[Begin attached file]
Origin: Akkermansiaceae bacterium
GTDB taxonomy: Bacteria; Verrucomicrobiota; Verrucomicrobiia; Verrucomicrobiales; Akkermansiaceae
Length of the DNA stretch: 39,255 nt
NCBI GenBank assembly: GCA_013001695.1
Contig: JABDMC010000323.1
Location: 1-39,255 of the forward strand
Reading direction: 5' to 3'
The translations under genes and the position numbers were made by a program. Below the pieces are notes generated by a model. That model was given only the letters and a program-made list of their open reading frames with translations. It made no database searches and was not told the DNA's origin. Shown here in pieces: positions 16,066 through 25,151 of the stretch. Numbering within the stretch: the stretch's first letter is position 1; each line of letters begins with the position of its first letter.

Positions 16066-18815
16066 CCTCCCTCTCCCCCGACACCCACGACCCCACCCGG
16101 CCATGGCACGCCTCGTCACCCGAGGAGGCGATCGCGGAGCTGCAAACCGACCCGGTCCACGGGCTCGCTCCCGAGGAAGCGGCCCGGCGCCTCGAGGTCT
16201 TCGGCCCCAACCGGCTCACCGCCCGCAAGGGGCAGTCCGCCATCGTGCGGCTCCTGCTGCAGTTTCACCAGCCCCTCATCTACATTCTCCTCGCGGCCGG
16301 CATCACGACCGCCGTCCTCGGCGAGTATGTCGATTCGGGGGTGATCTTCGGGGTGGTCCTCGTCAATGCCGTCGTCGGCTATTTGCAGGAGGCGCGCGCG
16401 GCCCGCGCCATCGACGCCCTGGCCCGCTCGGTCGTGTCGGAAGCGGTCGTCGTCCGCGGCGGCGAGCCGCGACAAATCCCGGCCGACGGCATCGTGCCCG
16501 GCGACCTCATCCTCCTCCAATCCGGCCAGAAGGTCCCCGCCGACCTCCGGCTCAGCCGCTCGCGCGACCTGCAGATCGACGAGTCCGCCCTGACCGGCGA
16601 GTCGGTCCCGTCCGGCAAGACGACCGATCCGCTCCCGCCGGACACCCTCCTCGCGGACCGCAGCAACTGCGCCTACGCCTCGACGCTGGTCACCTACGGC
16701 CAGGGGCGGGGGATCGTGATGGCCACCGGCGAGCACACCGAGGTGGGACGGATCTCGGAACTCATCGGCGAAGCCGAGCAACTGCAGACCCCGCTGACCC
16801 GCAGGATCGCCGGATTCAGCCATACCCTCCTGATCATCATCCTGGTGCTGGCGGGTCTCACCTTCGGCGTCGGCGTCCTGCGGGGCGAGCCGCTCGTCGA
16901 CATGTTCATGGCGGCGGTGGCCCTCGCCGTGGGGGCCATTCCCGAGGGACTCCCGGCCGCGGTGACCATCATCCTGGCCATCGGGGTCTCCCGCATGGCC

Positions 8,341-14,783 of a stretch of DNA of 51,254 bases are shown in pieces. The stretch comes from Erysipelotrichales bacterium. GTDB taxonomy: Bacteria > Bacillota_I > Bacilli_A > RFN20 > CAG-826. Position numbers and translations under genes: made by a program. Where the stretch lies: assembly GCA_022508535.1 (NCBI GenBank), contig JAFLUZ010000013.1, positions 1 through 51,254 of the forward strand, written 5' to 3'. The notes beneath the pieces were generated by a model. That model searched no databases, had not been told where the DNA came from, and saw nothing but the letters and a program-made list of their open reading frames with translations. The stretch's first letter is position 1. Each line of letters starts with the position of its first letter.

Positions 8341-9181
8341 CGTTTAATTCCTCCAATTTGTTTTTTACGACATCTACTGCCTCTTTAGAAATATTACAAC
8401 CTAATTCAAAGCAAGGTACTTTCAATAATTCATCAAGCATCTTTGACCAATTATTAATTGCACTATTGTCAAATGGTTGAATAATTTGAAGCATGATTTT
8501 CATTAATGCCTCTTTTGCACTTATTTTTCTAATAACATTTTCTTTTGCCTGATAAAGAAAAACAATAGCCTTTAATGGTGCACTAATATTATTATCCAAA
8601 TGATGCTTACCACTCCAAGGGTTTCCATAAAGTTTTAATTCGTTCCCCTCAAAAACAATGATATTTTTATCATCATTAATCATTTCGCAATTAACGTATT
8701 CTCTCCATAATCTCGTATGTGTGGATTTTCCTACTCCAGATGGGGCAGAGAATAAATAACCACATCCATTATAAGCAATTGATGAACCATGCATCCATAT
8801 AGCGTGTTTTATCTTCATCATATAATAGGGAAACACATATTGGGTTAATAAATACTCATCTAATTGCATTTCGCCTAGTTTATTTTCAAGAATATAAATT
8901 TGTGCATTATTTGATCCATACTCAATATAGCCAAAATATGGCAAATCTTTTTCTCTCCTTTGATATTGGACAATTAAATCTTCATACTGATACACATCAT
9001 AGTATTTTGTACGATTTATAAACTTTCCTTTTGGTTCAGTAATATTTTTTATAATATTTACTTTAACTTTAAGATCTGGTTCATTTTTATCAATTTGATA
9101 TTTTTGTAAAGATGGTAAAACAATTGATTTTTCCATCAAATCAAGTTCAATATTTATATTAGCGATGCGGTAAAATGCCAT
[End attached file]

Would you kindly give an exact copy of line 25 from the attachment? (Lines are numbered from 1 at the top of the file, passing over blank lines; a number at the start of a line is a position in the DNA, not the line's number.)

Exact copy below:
8601 TGATGCTTACCACTCCAAGGGTTTCCATAAAGTTTTAATTCGTTCCCCTCAAAAACAATGATATTTTTATCATCATTAATCATTTCGCAATTAACGTATT